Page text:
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Tiny IR Spectrometer Improves Sensitivity, Speed of Liquid Analysis

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Analytical chemistry often requires the accurate measurement of concentration changes of substances in liquids, on a timescale of seconds. Particularly in the pharmaceutical industry, such measurements need to be extremely sensitive and reliable.

A fingerprint-size spectroscopy sensor developed at the Vienna University of Technology (TU Wien) has been shown to be highly suitable for this task. Based on infrared technology, the device is significantly more sensitive compared to previous devices. Further, it can be used for a wide range of molecule concentrations and can operate directly in the liquid.
Sensor chip mounted on an aluminium circuit board. Courtesy of TU Wien/Hurnaus.
Sensor chip mounted on an aluminum circuit board. Courtesy of TU Wien/Hurnaus.

“To measure the concentration of molecules, we use radiation in the mid-infrared spectral range,” said Borislav Hinkov of the Institute of Solid-State Electronics at TU Wien and head of the research project.

Infrared spectroscopy has been used in gas sensing for a long time. The achievement of the team at TU Wien is the implementation of this technology on a fingertip-size sensor chip specifically suited for liquid sensing. Developing such a sensor was a technological and analytical challenge because liquids absorb much more infrared radiation than gases. The compact liquid sensor was realized in collaboration with Benedikt Schwarz from the Institute of Solid-State Electronics and fabricated in the Centre for Micro- and Nanostructures, the state-of-the-art cleanroom at TU Wien.

“We only need a few microliters of liquid for a measurement,” Hinkov said. “And the sensor delivers data in real time — many times per second. Thus, we can precisely monitor a change in concentration in real time and measure the current stage of a chemical reaction in the beaker. This is in strong contrast to other reference technologies, where you need to take a sample, analyze it, and wait up to minutes for the result.”

The device is based on quantum cascade lasers and detectors that emit and detect infrared laser radiation with a precisely defined wavelength based on their micro- and nanostructure. The infrared radiation emitted by such a laser penetrates the liquid on the micrometer-length scale and is then measured by the detector on the same chip. Using these specially combined ultracompact lasers and detectors, a sensing device was created, and its performance was tested in first proof-of-concept measurements.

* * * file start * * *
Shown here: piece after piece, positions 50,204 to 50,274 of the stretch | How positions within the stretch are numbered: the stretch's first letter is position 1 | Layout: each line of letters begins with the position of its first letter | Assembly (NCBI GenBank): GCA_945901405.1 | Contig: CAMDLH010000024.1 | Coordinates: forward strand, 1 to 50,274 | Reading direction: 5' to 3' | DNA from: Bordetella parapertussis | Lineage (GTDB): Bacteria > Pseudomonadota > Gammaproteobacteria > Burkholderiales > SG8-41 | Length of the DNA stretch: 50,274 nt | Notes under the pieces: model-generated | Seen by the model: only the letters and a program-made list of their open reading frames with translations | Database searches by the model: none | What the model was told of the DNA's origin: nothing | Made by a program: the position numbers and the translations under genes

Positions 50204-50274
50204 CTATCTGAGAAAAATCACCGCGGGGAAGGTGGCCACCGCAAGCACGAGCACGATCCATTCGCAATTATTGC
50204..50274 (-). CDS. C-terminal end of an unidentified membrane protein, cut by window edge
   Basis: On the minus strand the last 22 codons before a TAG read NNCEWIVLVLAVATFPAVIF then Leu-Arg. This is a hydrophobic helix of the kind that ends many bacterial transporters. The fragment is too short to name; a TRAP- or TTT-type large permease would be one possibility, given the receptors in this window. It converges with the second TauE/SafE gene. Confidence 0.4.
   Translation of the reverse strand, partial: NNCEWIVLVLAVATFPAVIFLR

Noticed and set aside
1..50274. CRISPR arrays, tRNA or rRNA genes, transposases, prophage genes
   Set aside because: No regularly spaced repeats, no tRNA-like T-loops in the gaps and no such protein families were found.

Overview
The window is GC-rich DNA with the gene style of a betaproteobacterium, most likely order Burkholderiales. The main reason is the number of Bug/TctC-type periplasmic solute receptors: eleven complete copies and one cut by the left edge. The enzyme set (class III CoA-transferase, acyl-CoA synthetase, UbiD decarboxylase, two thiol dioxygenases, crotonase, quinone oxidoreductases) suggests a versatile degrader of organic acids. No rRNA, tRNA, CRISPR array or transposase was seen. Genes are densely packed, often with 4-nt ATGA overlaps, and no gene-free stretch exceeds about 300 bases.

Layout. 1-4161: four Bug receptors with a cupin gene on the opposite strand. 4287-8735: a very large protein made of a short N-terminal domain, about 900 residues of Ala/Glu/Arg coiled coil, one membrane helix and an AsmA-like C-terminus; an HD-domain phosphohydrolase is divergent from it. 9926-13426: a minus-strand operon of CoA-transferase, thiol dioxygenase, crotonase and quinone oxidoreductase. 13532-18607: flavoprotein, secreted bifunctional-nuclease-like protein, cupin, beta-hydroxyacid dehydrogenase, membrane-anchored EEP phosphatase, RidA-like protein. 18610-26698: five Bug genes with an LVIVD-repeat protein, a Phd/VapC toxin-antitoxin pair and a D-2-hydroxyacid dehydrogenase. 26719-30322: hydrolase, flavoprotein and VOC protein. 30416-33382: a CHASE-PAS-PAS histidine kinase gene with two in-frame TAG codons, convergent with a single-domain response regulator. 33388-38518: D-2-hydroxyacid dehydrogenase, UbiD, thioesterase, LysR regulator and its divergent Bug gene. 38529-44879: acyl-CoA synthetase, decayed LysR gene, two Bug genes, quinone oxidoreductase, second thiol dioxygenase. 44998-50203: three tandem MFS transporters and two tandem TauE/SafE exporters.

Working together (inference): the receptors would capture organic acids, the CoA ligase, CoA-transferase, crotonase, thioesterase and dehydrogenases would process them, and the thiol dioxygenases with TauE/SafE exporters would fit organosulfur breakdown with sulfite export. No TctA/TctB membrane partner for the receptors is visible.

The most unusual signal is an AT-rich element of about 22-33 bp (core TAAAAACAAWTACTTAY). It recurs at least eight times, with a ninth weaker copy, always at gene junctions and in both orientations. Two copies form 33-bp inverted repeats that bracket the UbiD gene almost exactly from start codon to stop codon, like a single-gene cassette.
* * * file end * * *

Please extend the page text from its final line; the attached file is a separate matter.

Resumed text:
From left, Bernhard Lendl, Borislav Hinkov, Florian Pilat, and Mauro David. Courtesy of TU Wien/Hurnaus.
From left, Bernhard Lendl, Borislav Hinkov, Florian Pilat, and Mauro David. Courtesy of TU Wien/Hurnaus. 

To demonstrate the performance of the mid-infrared sensor, the researchers selected a biochemical reaction in which a known model protein was heated, thereby changing its geometrical structure. Initially, the protein has the shape of a helix-like coil, but at higher temperatures it unfolds into a flat structure. This geometrical change also changes the mid-infrared fingerprint absorption spectrum of the protein.

“We selected two suitable wavelengths and fabricated suitable quantum cascade-based sensors, which we integrated onto a single chip,” Hinkov said. “And indeed, it turns out you can use this sensor to observe the so-called denaturation of the selected model protein with high sensitivity and in real time.”

The technology is flexible, allowing the user to adjust the wavelengths as needed to study different molecules. It is also possible to add more quantum cascade sensors on the same chip to measure different wavelengths and thus distinguish the concentration of different molecules simultaneously.

“This opens up a new field in analytical chemistry: real-time mid-infrared spectroscopy of liquids,” Hinkov said.

Potential applications are diverse, ranging from the observation of thermally induced structural changes of proteins and similar structural changes in other molecules, to the real-time analysis of chemical reactions in, for example, pharmaceutical drug production or in industrial manufacturing processes.

The work was conducted in collaboration with the Bernhard Lendl group from the Institute for Chemical Technologies and Analytics.

The research was published in Nature Communications (

Photonics Spectra
Nov 2022
1. A localized fracture at the end of a cleaved optical fiber or on a glass surface. 2. An integrated circuit.
Research & TechnologylasersSensors & Detectorsspectroscopyquantum cascade lasersBiophotonicsliquidchemical reactionanalysischiplab-on-a-chipinfraredmid-infraredchemicalNature CommunicationsTU WienBorislav HinkovsemiconductorEuropeTechnology News

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